Windows Server Update Services and the Update Management Process
Applies To: Windows Server 2003, Windows Server 2003 R2, Windows Server 2003 with SP1, Windows Server 2003 with SP2, Windows Server Update Services
This Microsoft-recommended approach to the update management process consists of an ongoing set of four phases, as illustrated in the following figure. It is essential to repeat the update management process on an ongoing basis, as new updates become available that can enhance and protect the production environment.
Following are the goals of each phase, and examples of how administrators can use WSUS features to ensure success during each of the four phases of the process. It is important to note that many of the features can be employed in more than one phase.
The administrator’s goals for the Assess phase are:
To understand potential threats to the production environment.
To set up a production environment that will support update management for both routine and emergency scenarios.
Although it is the first step, the Assess phase is essentially an ongoing process. For example, administrators have to assess how many servers and client computers they need to update, what their storage and network bandwidth requirements are, and what timeframe is acceptable to deploy an average update. They also have to determine what platforms, products, and languages they want to update. Based on these factors, they can determine the most efficient topology for scaling out their WSUS components. WSUS provides numerous options for setting up WSUS components, including the ability to store update content locally on WSUS servers or download content on demand from Microsoft Update. Administrators can also configure Automatic Updates to download and install missing updates on a computer automatically. WSUS provides options for managing client computers in both Active Directory and non–Active Directory environments.
WSUS provides standardized aggregate reports that administrators can run on an ongoing basis. These reports provide comprehensive information about all activity in the WSUS implementation including information about updates that have been synchronized to a WSUS server, and which updates are installed or are missing from each computer.
The administrator’s goals for the Identify phase are:
To discover new updates in a convenient manner.
To determine whether updates are relevant to the production environment.
To determine update priority.
WSUS enables administrators to determine which types of updates to synchronize from Microsoft Update. Administrators can also set the synchronization schedule.
To determine whether an update is relevant to the production environment, administrators can look at the properties of an update. They can then approve an update for a “detect-only” action that enables them to determine how many computers need the update and how the deployment of the update would impact the network before installation of the update in the production environment.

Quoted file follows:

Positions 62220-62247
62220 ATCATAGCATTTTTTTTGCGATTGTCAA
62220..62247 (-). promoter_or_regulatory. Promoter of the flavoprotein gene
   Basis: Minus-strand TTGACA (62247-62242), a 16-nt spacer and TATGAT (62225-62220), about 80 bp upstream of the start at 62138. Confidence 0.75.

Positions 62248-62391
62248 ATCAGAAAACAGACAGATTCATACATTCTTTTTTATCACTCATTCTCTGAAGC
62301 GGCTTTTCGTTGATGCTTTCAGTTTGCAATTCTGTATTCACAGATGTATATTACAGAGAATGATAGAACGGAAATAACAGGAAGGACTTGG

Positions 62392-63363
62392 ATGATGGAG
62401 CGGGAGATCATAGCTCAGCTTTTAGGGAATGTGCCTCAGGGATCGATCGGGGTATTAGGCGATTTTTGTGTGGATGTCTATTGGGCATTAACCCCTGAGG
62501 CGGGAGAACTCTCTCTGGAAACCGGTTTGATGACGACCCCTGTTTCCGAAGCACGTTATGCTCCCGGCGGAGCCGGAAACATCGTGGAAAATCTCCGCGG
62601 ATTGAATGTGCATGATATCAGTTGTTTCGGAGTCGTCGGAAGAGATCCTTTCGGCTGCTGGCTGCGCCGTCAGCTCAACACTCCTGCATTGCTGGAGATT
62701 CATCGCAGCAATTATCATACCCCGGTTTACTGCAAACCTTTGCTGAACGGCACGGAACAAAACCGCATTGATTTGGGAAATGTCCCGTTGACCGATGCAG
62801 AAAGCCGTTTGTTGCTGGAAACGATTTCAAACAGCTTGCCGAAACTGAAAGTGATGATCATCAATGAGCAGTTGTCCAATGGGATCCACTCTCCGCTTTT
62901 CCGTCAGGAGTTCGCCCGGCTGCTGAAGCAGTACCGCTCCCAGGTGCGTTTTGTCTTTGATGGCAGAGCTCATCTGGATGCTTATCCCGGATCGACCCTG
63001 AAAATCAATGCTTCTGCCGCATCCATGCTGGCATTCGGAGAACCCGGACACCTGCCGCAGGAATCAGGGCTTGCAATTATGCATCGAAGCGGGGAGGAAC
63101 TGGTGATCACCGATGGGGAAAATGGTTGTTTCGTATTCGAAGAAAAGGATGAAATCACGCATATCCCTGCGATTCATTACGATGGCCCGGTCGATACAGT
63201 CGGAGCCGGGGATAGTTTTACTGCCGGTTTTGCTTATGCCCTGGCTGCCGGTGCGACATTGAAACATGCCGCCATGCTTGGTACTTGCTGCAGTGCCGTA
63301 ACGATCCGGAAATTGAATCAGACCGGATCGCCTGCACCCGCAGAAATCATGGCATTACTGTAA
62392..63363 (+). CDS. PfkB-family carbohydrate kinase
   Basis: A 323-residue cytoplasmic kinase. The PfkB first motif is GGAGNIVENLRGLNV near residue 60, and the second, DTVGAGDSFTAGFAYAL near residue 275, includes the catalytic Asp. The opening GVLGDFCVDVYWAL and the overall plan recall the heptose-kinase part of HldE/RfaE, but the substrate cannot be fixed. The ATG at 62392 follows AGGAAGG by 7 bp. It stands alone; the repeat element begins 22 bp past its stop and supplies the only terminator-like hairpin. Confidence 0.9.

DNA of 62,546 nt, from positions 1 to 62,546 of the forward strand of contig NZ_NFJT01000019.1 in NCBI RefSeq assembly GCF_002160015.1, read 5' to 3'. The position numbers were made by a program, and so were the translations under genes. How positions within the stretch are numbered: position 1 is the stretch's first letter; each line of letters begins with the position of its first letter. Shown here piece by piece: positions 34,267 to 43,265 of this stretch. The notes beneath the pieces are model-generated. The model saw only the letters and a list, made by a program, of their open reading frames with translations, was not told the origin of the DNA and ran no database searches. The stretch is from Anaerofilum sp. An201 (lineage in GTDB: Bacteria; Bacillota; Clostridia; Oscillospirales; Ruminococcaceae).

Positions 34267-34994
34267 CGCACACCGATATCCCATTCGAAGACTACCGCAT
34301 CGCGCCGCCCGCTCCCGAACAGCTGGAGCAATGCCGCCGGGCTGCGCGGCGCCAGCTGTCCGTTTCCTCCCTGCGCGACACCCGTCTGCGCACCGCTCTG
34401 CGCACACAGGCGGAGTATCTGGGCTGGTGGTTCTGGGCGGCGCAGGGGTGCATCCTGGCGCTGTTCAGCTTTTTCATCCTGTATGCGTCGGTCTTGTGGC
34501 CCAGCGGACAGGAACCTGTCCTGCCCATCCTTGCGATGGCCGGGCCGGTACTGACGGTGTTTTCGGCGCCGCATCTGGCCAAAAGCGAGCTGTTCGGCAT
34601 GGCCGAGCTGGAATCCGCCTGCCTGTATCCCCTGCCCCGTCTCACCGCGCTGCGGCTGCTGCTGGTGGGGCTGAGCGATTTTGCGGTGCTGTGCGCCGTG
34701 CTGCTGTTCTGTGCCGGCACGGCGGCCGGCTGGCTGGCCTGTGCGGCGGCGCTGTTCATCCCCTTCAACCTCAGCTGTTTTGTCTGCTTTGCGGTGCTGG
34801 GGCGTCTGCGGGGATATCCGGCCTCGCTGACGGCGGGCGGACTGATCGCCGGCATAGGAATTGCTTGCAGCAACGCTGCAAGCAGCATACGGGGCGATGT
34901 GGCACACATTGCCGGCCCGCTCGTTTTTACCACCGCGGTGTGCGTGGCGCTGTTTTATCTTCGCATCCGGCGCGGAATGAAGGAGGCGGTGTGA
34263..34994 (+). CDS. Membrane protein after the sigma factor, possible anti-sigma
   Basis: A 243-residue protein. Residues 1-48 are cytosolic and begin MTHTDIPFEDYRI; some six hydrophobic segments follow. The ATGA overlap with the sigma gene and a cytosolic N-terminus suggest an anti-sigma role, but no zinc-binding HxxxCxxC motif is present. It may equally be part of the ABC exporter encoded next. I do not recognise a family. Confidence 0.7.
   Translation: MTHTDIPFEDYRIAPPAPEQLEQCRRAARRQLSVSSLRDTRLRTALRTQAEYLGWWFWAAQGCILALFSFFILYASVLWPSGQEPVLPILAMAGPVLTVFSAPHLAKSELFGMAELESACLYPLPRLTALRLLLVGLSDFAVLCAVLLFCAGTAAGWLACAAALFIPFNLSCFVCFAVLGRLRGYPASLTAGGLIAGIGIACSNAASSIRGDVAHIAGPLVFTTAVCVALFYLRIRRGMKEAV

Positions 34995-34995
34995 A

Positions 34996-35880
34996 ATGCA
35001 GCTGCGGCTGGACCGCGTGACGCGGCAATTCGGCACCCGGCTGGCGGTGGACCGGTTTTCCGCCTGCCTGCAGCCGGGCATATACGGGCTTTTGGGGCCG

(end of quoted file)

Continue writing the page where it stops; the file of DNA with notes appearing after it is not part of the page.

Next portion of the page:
The administrator’s goals for the Evaluate and Plan phase are:
To test updates in an environment that is separate from but resembles the production environment.
To determine whether business-critical systems and applications could be compromised.
To determine the tasks necessary to deploy updates into production, plan the update releases, build the releases, and then conduct acceptance testing of the releases.
When evaluating updates in a test environment, administrators can run many of the WSUS features they would be using in the actual deployment. This includes setting the criteria and schedule for automatically synchronizing their WSUS servers, creating computer groups, and then targeting updates for those groups by approving updates for detect-only and approving for install. During and after testing, administrators can use the standardized reports that WSUS provides to monitor the success of their test update installations.
When evaluating updates in a test environment, WSUS features enable the administrators to prepare their test systems and evaluate their results with minimal oversight. By creating a computer group of test computers, and auto-approving updates for download and install by product, language, and other classifications, administrators can implement automated testing for various types of updates. During and after testing, administrators can use WSUS standardized or custom reports to validate installed updates correlated with test results to make download and install approval and timing decisions for the production environment.
The administrator’s goals for the Deploy phase are:
To test, approve, and schedule update installations.
To review the process after the deployment is complete.
To survey the production environment to ensure that it can handle updates before they are deployed, WSUS enables administrators to review the properties for an update and use the scan or detect-only feature to determine its impact before it is installed. Administrators can then specify target groups of computers and then approve deployment actions for updates to those groups. To establish the order in which updates are rolled out into production, administrators can use WSUS to create the upstream and downstream WSUS server configuration that is the most efficient, based on their network and staffing resources. In addition, administrators can configure how client computers communicate with WSUS servers or Microsoft Update by using Group Policy or by managing servers or client computers extensibly through the API. The administrator can then use reporting to determine the success of the update deployment by computer or target group.